Car Owners Continue to Hold Onto Their Cars and Put on More Miles, According to AutoMD.com Report
CARSON, Calif., July 7, 2011 /PRNewswire/ -- Car owners continue to hold onto their vehicles longer, planning to put more miles on them than in previous years, according to a survey of car owners conducted by AutoMD.com (http://www.AutoMD.com). And, the majority of car owners appear to be resisting changing this, with 58% saying a 'recovering' economy has not decreased the number of miles they plan to put on their current vehicle. Meanwhile, nearly 80% plan to put up to or over 50,000 more miles on their current vehicle than they put on their previous vehicle, indicating that extended vehicle ownership is a habit that is taking hold, regardless of any signs of recovery -- and especially as economic challenges continue.
The AutoMD.com survey*, conducted online among over 3,000 car owners to provide a snapshot of car owner intentions about their current vehicles, also reveals that only 12% of survey respondents plan to buy a vehicle in 2011, with nearly half planning to do so only because they have to. Just 6% cite a recovering economy as a chief motivator to purchase. Nor are most of these potential car buyers likely to buy service contracts, with the majority considering them too expensive and 1 in 3 saying they would rather just visit the local repair shop if a problem arises.
2011 Car Owners Adding More Miles to Current Vehicle
2011 economic conditions do not appear to have encouraged consumers to put their current vehicles out to pasture, with nearly 80% planning to drive their vehicle for up to or over 50,000 miles more than their previous vehicle. The number of survey respondents planning to put over 50,000 more miles on their current vehicle, versus the mileage they put on their previous vehicle, increased slightly versus last year's AutoMD.com survey, from 60% to 68%.
The percentage of survey respondents reporting they have over 100K miles on their current vehicle has also increased, by 25% from 2010, with nearly three in five pushing their odometer higher and higher. Meanwhile, 68% of total respondents report that they plan to drive their existing vehicle for over 150K miles or 'until it dies', a slight decrease from 2010's 69%.
Economy Continues to Have a 'Hold' on Vehicles
The percentage of people saying that either the economy or cost savings is the most important reason for holding onto their vehicle for more than 100,000 miles has gone up over 20% versus 2010. A majority (58%) report that the 'recovering' economy has not caused them to decrease the number of miles they plan to put on their vehicle.
Few Plan to Buy, Half of Those That Do Have No Choice
Only 12% of those surveyed said they planned to purchase a vehicle in 2011, with just 6% of those citing confidence in the economy as the main reason for the purchase. Twenty-one percent reported that a combination of a favorable financing market, 'great vehicle models', and an improving economy drove their purchasing plans. But, nearly 1 in 2 (45%) of those planning to purchase a vehicle in 2011 said they are purchasing not out of choice, but necessity, because their vehicle is at the end of its life. Of those that plan to purchase, 39% plan to buy a used vehicle.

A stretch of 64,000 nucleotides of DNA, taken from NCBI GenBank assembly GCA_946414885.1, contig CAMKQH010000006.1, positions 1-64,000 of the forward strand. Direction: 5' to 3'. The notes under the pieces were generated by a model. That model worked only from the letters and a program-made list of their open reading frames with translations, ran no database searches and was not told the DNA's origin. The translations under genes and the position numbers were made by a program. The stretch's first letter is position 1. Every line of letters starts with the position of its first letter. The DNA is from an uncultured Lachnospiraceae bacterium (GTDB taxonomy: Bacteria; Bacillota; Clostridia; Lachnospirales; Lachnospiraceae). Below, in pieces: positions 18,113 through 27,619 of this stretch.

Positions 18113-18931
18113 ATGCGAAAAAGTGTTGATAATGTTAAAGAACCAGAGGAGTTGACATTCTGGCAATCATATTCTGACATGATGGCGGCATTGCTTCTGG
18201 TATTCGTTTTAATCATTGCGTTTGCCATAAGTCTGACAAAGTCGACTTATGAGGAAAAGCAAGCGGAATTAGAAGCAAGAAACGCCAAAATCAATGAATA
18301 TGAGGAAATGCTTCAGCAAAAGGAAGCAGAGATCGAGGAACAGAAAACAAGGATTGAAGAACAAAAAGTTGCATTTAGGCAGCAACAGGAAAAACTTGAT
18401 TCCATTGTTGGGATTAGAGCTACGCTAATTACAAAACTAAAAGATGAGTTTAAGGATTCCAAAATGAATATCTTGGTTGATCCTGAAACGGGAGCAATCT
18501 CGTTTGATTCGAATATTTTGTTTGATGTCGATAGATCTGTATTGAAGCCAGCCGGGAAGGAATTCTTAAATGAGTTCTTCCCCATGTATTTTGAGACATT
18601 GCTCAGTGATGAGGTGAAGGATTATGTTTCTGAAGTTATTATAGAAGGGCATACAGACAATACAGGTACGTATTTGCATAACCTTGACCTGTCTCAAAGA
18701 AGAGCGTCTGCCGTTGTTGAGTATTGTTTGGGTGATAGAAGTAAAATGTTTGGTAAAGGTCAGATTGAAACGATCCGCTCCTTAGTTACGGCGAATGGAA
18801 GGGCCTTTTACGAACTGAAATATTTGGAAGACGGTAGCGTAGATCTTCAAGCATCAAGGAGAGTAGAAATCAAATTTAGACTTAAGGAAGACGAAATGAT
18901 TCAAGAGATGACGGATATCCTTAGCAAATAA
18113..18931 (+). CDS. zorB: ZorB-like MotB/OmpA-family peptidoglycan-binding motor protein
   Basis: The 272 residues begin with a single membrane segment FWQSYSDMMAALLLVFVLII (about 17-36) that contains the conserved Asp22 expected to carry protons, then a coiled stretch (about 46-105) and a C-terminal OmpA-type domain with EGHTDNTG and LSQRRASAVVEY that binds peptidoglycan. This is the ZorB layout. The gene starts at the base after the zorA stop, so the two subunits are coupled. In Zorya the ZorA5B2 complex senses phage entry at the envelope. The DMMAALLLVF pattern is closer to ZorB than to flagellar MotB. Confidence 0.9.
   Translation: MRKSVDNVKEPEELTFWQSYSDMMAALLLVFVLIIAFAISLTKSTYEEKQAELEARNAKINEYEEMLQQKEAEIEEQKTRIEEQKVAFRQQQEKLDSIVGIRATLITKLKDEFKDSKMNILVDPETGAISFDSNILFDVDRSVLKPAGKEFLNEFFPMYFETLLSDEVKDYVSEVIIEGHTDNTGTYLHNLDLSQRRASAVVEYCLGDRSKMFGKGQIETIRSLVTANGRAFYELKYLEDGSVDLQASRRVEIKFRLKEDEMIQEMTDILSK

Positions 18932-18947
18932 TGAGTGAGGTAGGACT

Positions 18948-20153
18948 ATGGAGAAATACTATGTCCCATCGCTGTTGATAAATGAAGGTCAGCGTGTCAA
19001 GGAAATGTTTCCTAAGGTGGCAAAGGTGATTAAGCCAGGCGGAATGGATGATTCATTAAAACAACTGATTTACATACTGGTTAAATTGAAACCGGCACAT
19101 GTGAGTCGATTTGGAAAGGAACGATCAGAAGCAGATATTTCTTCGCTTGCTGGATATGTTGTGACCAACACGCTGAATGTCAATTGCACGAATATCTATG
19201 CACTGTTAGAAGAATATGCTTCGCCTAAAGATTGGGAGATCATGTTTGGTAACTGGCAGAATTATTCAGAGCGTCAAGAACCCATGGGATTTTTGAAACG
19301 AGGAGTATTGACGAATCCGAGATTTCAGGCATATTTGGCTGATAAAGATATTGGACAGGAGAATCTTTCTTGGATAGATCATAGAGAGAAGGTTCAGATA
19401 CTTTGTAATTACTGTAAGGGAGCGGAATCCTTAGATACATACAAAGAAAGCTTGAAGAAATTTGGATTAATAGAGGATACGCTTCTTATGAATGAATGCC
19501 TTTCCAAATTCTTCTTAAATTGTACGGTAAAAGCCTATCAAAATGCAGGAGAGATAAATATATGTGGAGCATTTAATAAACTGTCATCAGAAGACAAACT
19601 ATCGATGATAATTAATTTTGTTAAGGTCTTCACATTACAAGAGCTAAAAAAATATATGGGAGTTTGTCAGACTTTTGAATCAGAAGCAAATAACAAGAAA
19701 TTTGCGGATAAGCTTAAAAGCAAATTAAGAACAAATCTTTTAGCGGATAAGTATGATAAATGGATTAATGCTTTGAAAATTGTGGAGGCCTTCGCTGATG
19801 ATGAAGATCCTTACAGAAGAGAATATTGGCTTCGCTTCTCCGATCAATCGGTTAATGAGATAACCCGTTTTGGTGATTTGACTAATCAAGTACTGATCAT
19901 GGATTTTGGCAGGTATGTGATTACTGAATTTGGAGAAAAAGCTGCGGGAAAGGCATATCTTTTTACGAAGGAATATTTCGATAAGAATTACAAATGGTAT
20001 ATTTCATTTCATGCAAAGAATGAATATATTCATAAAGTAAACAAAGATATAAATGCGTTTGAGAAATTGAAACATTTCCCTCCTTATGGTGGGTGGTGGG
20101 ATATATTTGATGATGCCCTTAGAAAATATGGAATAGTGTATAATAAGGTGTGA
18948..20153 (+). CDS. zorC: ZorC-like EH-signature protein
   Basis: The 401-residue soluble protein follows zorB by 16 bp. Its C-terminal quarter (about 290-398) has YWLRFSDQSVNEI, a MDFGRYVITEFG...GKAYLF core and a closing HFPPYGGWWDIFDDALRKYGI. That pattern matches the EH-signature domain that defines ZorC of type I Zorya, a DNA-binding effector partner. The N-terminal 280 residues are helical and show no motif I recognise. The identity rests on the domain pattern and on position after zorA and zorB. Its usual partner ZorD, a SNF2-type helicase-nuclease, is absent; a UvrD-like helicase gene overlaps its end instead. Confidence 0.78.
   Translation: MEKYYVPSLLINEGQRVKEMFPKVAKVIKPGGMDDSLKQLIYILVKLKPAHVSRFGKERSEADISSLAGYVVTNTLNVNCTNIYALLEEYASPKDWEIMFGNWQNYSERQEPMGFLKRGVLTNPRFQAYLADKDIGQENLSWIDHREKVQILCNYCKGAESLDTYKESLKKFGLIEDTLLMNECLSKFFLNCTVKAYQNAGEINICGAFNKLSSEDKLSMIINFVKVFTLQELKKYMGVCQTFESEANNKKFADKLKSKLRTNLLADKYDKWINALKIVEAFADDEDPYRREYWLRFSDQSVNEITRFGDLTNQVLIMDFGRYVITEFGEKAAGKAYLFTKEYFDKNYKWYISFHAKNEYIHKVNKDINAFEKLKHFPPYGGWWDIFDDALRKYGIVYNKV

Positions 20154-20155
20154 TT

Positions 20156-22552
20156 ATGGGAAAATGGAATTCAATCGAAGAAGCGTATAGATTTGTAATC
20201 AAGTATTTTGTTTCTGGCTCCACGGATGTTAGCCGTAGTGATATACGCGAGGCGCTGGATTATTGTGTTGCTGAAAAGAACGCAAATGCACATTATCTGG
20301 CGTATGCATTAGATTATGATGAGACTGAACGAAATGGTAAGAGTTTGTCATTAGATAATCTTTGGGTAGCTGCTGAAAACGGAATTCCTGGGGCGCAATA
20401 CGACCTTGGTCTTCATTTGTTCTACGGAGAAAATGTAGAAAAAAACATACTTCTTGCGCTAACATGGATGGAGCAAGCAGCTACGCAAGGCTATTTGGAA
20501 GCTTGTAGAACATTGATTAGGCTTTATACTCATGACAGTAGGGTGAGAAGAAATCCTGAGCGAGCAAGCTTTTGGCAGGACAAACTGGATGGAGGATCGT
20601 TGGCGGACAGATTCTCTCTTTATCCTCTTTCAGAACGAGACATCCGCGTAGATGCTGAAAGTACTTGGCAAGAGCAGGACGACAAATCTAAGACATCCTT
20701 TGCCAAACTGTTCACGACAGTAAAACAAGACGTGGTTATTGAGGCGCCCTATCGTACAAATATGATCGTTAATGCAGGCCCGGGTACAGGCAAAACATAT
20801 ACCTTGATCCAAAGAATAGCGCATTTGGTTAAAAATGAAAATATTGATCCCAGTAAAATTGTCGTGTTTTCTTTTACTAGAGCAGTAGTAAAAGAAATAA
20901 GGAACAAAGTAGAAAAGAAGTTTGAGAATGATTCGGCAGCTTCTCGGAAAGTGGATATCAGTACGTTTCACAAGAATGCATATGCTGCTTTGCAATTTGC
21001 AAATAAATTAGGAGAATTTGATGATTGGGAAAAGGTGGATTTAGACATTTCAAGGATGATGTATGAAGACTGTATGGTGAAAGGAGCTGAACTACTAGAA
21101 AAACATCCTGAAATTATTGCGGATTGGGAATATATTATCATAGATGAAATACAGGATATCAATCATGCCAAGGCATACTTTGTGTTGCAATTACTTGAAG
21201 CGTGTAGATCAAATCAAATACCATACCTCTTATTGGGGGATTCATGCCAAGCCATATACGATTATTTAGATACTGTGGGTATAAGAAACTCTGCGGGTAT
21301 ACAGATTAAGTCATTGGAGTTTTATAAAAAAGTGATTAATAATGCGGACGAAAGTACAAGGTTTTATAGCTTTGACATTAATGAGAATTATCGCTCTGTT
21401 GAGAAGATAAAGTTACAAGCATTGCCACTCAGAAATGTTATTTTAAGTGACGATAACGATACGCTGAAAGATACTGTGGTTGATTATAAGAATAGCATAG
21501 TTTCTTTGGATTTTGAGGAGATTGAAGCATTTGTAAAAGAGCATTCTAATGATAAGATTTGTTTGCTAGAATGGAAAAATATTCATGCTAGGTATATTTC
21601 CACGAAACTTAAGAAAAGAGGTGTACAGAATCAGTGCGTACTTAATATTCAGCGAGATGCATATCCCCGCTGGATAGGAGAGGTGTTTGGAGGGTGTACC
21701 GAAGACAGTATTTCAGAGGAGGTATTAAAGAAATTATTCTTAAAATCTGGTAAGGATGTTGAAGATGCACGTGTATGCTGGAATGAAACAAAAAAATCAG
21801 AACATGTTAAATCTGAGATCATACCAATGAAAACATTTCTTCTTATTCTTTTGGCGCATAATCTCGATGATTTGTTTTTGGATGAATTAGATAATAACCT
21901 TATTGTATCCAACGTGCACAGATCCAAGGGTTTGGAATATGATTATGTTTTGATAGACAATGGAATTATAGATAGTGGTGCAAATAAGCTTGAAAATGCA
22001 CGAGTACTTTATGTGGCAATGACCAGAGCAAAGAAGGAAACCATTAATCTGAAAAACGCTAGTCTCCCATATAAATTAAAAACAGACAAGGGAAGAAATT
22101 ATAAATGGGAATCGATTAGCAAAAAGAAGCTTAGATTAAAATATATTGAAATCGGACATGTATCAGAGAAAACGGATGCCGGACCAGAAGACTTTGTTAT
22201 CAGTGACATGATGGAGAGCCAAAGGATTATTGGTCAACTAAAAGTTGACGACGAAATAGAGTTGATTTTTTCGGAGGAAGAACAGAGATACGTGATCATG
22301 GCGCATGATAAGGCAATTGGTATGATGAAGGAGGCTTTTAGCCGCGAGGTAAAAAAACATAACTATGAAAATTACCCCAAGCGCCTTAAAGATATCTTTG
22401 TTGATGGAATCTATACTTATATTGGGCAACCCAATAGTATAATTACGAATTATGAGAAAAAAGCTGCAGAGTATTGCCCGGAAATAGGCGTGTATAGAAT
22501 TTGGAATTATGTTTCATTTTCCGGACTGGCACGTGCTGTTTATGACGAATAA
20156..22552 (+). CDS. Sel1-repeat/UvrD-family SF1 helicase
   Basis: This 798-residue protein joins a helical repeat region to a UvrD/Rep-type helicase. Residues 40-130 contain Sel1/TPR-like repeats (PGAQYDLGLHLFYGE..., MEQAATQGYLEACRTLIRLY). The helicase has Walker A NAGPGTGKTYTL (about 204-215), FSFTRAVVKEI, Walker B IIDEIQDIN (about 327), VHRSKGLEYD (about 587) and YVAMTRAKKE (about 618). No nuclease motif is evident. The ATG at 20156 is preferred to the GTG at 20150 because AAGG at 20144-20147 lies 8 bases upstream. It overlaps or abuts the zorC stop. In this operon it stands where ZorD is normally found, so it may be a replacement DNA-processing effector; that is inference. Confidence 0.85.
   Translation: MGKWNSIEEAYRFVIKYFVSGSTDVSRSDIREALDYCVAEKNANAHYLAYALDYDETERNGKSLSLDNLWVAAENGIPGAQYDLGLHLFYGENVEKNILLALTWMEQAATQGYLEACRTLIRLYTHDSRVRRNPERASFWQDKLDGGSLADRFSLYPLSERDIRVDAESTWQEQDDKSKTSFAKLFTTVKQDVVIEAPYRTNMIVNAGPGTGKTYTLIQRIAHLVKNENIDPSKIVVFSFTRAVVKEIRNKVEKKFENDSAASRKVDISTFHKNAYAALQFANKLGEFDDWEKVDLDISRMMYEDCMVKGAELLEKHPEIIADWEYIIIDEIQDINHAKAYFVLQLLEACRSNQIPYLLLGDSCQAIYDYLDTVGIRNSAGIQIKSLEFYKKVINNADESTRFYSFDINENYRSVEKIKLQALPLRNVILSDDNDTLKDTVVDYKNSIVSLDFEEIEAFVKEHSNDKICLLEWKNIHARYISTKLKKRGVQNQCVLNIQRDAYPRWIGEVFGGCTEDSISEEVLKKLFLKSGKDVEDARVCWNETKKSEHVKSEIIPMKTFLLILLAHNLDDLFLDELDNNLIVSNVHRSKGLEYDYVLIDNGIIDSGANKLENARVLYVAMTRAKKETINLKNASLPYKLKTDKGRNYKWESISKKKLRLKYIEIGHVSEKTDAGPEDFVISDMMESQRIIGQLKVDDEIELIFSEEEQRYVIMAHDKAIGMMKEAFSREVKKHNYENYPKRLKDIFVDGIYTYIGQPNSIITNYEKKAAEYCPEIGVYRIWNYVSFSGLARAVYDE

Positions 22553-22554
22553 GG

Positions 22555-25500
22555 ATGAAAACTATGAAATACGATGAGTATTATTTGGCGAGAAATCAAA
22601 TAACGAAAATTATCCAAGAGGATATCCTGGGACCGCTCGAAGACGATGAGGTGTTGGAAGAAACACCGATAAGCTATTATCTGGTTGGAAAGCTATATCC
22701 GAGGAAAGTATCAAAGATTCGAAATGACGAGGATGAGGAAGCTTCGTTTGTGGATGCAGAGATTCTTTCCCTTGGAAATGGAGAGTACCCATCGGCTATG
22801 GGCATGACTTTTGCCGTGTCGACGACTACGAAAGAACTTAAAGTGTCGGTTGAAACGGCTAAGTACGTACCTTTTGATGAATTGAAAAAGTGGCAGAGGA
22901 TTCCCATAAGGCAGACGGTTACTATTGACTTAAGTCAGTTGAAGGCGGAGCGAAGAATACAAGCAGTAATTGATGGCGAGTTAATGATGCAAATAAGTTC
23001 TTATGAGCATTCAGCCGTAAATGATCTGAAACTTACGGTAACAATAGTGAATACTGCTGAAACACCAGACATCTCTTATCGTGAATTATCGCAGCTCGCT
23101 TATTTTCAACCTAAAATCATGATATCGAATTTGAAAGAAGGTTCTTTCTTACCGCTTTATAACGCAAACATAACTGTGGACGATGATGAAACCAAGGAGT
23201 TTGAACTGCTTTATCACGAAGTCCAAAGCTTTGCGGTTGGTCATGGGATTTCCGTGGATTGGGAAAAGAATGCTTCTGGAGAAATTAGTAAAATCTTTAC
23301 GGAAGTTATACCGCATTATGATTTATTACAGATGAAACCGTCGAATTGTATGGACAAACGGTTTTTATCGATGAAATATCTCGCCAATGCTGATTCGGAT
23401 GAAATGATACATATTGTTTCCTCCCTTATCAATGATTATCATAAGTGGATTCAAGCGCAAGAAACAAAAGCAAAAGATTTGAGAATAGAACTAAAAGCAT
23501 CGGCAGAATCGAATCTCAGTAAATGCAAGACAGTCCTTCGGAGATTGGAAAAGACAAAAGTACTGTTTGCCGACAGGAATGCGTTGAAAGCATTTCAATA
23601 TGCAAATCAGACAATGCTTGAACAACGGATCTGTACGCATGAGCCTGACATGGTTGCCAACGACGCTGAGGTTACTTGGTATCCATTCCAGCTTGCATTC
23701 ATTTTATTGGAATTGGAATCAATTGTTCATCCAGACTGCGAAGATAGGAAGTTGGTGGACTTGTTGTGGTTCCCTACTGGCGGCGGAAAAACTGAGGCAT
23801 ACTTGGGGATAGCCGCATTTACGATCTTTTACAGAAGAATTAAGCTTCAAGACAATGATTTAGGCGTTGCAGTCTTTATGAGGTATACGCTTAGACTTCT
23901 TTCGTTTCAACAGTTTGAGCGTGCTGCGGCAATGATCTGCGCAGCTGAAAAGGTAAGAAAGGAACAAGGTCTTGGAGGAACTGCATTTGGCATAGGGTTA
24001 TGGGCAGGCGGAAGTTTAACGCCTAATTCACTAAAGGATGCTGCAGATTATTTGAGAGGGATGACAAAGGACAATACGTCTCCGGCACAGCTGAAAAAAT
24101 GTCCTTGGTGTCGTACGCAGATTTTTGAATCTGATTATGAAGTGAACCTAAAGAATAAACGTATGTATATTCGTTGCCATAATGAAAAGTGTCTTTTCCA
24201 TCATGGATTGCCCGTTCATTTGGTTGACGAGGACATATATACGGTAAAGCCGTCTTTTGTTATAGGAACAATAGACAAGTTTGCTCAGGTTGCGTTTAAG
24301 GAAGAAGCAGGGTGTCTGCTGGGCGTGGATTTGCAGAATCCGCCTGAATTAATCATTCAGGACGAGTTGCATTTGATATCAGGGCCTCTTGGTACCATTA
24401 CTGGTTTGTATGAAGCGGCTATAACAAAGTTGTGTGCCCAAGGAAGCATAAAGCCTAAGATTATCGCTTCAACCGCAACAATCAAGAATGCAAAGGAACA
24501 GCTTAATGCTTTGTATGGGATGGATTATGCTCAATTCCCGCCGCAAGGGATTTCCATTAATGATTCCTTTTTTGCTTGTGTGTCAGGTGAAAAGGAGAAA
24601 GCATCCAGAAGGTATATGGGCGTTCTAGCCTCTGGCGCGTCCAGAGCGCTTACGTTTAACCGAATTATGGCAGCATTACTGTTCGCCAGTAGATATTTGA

Good News for Independent Repair Shops?
Nearly half of those who intend to purchase a vehicle in 2011 do not intend to purchase a service contract, with approximately 56% saying that they are too expensive, preferring either to go to the local independent repair shop if a problem arises (34%) or take their chances on the vehicle (22%). Twenty-six percent of those who do not intend to purchase a service contract say they plan to do most of the repair and maintenance work themselves.
"With better built vehicles able to sustain longer lives on the road, and new access to robust online repair information, we are not surprised that car owners continue to hold onto their current vehicles for miles longer than before, and that many of those who plan to buy a vehicle are opting out of purchasing a service contract and plan to either do their own repairs or visit their local repair shop instead," said Brian Hafer, VP of Marketing for AutoMD.com. "Our mission at AutoMD.com is to help these car owners keep their vehicles running well and safely by empowering them with comprehensive information on the best and most affordable options for repairing their vehicle, including a robust online community of shared knowledge and help finding the best local repair shop for their needs."
*The AutoMD.com Mileage Survey was conducted in Q1 2011 among over 3,000 car owners. The survey represents a snapshot of car owner intentions about their current vehicle. Participants identified themselves as either DIYers (Do It Yourself) or DFMers (Do It For Me), with minimal trend differences between groups.
AutoMD.com™ (www.automd.com), a wholly-owned subsidiary of US Auto Parts Network, Inc., (Nasdaq: PRTS), is the most comprehensive and unbiased free online automotive repair resource designed to empower car owners with the best way to repair their vehicles. Backed by a team of automotive data specialists and certified auto mechanics who are advocates for the car owner, AutoMD.com allows both car owners and DIYers to 1. Troubleshoot car problems, 2. Know how much auto repairs should cost, 3. Understand the steps needed and the time it should take with How-to Auto Repair guides, 4. Find the right local auto repair shop at the right price for their issue, and 5. Get auto repair questions answered by the AutoMD.com community. AutoMD.com was named Best Automotive Website in the 8th annual American Business Awards, also known as the as the Stevie® Awards. AutoMD Mobile is available for the iPhone at iTunes.
SOURCE U.S. Auto Parts Network, Inc.